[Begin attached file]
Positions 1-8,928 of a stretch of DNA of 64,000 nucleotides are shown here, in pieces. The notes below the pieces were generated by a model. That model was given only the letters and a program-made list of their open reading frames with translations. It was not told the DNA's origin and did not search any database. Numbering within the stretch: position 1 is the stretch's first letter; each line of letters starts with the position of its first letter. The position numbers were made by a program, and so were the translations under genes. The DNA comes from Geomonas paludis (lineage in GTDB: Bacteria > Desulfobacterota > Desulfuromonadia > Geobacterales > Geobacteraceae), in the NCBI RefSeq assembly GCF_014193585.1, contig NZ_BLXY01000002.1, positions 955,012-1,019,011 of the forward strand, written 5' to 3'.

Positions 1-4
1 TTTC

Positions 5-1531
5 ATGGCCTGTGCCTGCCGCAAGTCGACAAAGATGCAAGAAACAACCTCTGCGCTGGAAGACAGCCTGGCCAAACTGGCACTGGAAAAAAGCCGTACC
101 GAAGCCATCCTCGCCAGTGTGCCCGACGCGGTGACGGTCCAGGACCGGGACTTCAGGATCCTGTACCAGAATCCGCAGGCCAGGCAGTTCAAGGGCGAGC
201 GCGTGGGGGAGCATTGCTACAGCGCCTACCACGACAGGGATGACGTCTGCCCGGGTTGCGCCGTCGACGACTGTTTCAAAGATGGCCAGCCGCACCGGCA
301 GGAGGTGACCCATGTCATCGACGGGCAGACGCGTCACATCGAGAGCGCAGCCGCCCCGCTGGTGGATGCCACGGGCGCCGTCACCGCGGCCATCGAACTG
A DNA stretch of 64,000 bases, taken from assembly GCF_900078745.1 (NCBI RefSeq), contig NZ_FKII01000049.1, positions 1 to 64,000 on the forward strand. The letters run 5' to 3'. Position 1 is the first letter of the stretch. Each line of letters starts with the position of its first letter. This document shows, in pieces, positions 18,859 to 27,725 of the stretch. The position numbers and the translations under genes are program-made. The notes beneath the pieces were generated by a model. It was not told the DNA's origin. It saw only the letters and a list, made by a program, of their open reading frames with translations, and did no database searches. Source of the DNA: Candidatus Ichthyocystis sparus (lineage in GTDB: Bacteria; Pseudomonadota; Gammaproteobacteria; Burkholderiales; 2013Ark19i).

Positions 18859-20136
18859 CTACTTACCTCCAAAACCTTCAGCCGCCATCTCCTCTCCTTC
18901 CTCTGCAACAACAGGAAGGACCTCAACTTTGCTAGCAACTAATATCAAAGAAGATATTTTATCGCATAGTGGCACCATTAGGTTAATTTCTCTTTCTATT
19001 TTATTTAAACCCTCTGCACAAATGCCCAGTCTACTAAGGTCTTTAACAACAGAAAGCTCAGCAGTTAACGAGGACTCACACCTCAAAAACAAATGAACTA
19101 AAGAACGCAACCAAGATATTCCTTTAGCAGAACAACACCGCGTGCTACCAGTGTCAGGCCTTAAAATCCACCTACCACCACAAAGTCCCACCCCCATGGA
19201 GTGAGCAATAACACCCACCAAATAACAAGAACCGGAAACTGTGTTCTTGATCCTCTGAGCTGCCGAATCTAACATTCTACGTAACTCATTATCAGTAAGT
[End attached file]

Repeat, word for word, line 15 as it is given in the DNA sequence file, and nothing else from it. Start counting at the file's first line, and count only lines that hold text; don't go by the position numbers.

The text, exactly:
19201 GTGAGCAATAACACCCACCAAATAACAAGAACCGGAAACTGTGTTCTTGATCCTCTGAGCTGCCGAATCTAACATTCTACGTAACTCATTATCAGTAAGT